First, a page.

By Jaya Ramachandran
GETwo important steps have been taken to combat further spread of the new coronavirus (2019-nCoV) outbreak in China and globally. On the one hand, the international community has launched a US$675 million preparedness and response plan covering the months of February through to April 2020. On the other, the World Health Organization (WHO) is convening a global research and innovation forum at its headquarters in the Swiss city on February 11-12.
“My biggest worry is that there are countries today who do not have the systems in place to detect people who have contracted with the virus, even if it were to emerge,” said Dr Tedros Adhanom Ghebreyesus, WHO Director-General. “Urgent support is needed to bolster weak health systems to detect, diagnose and care for people with the virus, to prevent further human to human transmission and protect health workers.”
The Strategic Preparedness and Response Plan (SPRP) for the coronavirus epidemic lays out activities and resources needed by international health organizations globally, including WHO, to implement priority public health measures in support of countries to prepare and respond to nCoV-2019.
The objectives of the plan are to limit human-to-human transmission of the virus, particularly in countries most vulnerable if they were to face an outbreak; identify, isolate and care for patients early; communicate critical risk and event information; minimize social and economic impact; reduce virus spread from animal sources; and address crucial unknowns.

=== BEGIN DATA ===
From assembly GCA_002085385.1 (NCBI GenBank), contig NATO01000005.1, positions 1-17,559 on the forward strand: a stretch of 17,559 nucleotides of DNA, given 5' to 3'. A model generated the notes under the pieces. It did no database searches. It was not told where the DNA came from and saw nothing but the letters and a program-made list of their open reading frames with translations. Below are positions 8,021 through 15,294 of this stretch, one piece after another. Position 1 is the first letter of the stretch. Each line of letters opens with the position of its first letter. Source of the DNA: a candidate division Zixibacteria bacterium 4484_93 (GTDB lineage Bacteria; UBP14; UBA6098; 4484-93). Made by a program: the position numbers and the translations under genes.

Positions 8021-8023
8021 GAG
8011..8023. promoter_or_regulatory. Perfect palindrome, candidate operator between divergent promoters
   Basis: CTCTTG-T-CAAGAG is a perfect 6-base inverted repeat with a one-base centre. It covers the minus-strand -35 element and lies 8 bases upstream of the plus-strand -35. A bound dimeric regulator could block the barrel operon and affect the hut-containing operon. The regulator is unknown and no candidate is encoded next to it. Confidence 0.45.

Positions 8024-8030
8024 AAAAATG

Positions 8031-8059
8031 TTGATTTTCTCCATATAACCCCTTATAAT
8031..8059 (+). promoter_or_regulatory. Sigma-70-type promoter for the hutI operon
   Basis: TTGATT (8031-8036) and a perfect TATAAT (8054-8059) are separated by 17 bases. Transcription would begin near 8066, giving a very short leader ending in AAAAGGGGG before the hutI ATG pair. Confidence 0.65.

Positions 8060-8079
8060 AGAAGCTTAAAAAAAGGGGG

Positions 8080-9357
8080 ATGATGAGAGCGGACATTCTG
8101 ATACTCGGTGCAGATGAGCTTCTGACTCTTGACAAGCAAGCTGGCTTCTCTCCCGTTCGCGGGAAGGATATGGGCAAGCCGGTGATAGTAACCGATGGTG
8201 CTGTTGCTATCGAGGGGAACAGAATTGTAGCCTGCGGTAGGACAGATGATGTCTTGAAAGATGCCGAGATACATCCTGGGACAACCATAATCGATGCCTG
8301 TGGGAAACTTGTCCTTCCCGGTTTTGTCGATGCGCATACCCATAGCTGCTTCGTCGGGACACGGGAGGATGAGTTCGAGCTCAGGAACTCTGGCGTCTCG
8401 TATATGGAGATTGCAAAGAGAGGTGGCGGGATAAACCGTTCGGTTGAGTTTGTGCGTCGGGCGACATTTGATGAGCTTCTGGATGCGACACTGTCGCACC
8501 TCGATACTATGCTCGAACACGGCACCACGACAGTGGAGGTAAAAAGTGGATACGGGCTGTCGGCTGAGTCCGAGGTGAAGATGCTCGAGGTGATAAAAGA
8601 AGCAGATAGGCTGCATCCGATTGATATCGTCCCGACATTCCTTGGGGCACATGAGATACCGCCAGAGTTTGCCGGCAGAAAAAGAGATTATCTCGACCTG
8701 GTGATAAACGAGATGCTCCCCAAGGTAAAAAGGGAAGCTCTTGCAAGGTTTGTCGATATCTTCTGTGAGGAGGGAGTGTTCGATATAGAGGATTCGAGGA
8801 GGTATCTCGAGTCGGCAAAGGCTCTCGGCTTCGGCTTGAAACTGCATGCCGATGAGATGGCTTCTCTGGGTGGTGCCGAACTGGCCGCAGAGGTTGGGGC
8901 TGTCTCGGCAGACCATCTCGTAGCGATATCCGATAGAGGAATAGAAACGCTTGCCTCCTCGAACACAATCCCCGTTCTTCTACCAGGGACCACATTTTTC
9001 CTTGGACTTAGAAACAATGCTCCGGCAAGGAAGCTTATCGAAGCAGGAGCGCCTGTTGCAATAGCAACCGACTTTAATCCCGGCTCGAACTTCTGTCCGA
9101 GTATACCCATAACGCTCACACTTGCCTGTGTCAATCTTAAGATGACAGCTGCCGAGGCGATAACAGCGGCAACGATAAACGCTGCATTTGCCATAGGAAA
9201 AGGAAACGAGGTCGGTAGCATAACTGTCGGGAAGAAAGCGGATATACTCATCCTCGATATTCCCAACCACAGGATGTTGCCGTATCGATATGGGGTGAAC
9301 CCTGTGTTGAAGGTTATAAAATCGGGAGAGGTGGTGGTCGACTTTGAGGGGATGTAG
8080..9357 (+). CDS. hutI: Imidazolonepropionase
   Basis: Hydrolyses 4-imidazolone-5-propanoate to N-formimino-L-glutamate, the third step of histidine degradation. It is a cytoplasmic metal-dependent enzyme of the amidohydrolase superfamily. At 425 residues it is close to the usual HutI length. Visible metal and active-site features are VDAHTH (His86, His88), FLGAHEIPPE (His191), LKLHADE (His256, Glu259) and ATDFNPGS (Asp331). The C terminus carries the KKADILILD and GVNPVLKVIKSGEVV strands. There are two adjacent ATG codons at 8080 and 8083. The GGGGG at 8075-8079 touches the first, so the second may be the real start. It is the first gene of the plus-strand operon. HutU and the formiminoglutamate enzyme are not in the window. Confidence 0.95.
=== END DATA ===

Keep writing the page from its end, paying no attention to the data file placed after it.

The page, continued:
The plan focuses on: rapidly establishing international coordination and operational support; scaling up country readiness and response operations; and accelerating priority research and innovation.
“The effectiveness of outbreak response depends on the preparedness measures put in place before outbreaks strike,” said Dr Mike Ryan, head of WHO’s Health Emergencies Programme. “That is why we are seeking resources to safeguard the most vulnerable countries to protect people from the new coronavirus before it arrives on the doorstep.”
The February 11-12 forum will be joined by experts who are expected to attend virtually and in person from all over world, including from China. They will discuss several areas of research, including identifying the source of the coronavirus as well as sharing of biological samples and genetic sequences.
WHO Chief Scientist Dr. Soumya Swaminathan said: “Understanding the disease, its reservoirs, transmission and clinical severity and then developing effective counter-measures is critical for the control of the outbreak, to reduce deaths and minimize the economic impact.”
This will also fast-track the development and evaluation of effective diagnostic tests, vaccines and medicines, while establishing mechanisms for affordable access to vulnerable populations and facilitating community engagement, Dr. Swaminathan said.